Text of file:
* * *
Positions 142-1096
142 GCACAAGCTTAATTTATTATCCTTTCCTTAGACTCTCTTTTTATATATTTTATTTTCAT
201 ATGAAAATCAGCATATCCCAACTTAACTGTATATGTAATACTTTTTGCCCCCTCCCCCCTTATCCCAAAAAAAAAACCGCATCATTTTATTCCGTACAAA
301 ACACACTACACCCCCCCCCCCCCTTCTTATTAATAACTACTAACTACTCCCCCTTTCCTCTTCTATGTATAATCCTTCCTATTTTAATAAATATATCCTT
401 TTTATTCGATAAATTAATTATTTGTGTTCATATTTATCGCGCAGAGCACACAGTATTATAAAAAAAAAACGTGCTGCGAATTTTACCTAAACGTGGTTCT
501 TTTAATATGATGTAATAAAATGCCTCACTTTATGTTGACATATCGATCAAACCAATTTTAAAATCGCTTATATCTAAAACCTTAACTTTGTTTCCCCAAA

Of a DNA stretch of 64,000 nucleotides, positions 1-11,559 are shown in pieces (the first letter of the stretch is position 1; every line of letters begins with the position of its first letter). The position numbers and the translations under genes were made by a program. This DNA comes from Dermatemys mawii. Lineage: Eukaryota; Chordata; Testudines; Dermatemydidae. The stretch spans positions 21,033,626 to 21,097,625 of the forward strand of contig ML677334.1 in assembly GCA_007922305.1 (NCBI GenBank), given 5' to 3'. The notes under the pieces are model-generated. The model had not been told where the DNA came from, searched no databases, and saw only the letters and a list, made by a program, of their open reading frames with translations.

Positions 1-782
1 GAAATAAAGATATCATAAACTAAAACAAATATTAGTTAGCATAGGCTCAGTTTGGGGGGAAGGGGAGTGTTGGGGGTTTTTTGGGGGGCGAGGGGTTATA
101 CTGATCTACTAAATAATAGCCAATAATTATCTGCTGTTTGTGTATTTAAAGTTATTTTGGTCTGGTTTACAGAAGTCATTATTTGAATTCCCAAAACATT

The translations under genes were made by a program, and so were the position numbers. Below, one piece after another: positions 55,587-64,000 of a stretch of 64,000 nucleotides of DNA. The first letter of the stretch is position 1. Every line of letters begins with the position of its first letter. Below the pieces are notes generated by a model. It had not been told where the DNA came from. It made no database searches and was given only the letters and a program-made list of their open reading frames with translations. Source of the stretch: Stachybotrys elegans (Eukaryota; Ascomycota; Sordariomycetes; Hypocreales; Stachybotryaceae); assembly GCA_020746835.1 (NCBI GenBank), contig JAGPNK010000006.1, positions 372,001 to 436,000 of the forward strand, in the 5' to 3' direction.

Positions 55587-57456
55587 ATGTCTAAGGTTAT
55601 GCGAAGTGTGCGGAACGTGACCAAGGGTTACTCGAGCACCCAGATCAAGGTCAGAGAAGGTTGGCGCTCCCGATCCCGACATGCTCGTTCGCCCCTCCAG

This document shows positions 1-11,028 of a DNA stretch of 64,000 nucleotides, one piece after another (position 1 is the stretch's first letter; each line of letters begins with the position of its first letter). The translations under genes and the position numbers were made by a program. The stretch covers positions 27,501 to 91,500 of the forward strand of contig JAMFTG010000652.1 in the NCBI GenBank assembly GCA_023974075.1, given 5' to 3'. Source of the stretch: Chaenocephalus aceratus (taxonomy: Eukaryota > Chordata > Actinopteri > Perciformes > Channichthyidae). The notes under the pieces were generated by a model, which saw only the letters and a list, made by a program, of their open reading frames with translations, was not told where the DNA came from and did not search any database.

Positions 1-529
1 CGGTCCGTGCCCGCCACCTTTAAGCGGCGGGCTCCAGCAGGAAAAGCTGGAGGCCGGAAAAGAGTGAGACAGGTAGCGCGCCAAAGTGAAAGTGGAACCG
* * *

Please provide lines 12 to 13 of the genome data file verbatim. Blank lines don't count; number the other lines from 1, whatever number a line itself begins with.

Positions 55587-57456
55587 ATGTCTAAGGTTAT